Winter is the season of unexpected splendor in Yellowstone National Park. Since the park's busiest month is July, with nearly one million visitors enjoying its geologic and natural glory in just those 31 days, winter is a peaceful respite from the hustle of summer, trading bustling crowds for soft falling snow. You can still find plenty to do all season long, even though many of the businesses in and around the park are closed for the winter.
Bozeman celebrates the season of festive each December with the annual Christmas Stroll. Every year on the first Saturday in December, residents, and visitors gather together to enjoy the events. From family-friendly activities to local wining and dining, there's a lot to explore as you stroll through downtown Bozeman.Read Article
Highline Adventures, LLC today announced that Eric Sheckleton has been honored with two top awards from Travelodge by Wyndham®, including the Developer of the Year and Scott King awards, based on his profound impact on the business and commitment to elevating the brand and embracing adventure and hospitality.
“You may ask yourself, Well, how did I get here?” – Talking Heads
If you are like me, you don’t stop to ask yourself this very often. It wasn’t until losing my mother on July 2019, that I really stopped to assess my life and think back on how I chose this path. Or, how it chose me.
I spent much of my life working seasonal jobs in the ski and travel industry. I have always loved the mountains, so never ventured far from the Rockies. In 1994, I met my future wife, Veronica, in Glacier National Park, where I was a Jammer (antique red tour bus driver) and she was an intern at the Lake McDonald Lodge. We spent years traveling and enjoying jobs like whitewater rafting guide, snowboard instructor, and of course every position available in the lodging industry. For us, it was about the location and being where we wanted to be.Read Article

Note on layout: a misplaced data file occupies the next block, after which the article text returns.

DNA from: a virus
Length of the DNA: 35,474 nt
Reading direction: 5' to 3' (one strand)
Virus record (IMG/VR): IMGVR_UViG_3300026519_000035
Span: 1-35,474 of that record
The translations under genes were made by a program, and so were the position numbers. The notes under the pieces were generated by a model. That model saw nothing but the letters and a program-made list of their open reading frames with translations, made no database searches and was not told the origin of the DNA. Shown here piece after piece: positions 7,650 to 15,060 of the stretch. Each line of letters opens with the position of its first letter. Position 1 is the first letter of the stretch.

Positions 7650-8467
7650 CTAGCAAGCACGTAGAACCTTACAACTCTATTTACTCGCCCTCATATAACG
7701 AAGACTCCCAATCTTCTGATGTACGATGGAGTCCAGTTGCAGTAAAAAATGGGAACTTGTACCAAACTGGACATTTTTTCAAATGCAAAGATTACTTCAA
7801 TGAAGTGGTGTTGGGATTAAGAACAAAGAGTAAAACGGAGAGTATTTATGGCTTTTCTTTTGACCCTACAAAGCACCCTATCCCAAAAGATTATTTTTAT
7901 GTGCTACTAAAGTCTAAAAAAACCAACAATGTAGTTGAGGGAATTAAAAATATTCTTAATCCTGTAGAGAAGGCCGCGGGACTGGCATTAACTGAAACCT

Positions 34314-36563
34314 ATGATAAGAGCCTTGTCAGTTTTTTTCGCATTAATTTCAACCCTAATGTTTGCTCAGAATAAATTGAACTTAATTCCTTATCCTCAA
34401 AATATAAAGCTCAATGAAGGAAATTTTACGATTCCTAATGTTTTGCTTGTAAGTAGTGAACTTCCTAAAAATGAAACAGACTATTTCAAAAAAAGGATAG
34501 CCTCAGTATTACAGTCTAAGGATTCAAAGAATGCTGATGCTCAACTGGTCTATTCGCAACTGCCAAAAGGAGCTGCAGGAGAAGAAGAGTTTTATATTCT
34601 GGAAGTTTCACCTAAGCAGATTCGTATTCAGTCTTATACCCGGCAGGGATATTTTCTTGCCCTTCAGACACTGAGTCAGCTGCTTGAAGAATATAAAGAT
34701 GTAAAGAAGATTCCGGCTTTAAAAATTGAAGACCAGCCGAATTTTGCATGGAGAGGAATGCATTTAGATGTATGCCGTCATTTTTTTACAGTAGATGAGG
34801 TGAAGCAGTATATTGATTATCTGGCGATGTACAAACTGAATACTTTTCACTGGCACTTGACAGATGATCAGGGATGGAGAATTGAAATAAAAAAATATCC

If someone were to tell us they don’t believe in love at first sight, our answer would be simple—they have never been to Montana. She’s a complex beauty, our state. One of the endless rolling valleys, brimming rivers and ridges that seem to touch the heavens everywhere you look. After all, a state doesn’t get a name like Big Sky Country for no reason. We love this state and the magnificently powerful earth that brought her forth. So much so, we’ve dedicated our life and livelihood to her. With that dedication comes a responsibility to sustainability that is not lost on us. Rather, it’s intertwined in all we do!Read Article